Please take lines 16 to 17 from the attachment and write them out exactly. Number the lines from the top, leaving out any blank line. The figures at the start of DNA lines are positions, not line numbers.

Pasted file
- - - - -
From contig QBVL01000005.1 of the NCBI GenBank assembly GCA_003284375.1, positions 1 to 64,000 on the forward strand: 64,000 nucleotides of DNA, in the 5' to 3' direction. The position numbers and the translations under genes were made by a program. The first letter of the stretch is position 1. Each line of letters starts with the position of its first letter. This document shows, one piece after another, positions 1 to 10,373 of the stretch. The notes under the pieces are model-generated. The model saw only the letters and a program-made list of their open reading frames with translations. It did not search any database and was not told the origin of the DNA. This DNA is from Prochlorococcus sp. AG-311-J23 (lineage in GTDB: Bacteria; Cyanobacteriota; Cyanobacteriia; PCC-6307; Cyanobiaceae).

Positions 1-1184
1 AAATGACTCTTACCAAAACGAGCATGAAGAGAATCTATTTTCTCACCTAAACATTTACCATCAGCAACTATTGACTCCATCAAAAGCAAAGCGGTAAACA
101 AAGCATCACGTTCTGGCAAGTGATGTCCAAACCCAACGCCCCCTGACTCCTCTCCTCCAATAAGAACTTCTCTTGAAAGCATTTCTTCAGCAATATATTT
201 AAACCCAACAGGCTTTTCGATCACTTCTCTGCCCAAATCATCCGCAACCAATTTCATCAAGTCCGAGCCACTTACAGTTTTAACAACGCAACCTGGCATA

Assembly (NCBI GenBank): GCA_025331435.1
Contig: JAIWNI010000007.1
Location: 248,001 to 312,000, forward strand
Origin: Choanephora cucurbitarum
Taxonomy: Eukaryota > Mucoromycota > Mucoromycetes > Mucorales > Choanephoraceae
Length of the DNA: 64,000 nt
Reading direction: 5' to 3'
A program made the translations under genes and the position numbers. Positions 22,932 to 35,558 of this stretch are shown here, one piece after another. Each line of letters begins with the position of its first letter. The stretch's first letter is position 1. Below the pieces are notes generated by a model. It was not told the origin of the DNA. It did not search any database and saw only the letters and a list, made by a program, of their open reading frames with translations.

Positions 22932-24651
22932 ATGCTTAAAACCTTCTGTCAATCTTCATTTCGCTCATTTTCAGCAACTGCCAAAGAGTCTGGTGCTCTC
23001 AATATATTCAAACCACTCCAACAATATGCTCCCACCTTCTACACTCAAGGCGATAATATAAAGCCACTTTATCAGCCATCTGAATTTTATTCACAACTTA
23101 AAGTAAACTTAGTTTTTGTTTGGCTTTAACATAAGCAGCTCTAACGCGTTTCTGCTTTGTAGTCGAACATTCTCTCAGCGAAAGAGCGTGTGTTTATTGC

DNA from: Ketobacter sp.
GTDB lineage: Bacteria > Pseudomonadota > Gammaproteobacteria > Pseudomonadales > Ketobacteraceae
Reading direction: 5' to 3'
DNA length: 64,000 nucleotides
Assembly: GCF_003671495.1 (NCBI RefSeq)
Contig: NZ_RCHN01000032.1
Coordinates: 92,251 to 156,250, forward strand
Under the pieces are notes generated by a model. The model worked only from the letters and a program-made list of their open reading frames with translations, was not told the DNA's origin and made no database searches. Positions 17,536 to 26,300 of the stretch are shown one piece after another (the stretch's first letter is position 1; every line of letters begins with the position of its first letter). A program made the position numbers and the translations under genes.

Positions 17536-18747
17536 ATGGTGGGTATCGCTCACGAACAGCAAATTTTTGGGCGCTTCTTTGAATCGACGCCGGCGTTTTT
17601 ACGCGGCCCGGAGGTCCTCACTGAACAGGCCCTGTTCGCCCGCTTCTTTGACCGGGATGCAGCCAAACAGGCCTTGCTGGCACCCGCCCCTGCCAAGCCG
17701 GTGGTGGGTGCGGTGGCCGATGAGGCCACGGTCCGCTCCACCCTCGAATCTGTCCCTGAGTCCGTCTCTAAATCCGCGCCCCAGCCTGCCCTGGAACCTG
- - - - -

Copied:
23001 AATATATTCAAACCACTCCAACAATATGCTCCCACCTTCTACACTCAAGGCGATAATATAAAGCCACTTTATCAGCCATCTGAATTTTATTCACAACTTA
23101 AAGTAAACTTAGTTTTTGTTTGGCTTTAACATAAGCAGCTCTAACGCGTTTCTGCTTTGTAGTCGAACATTCTCTCAGCGAAAGAGCGTGTGTTTATTGC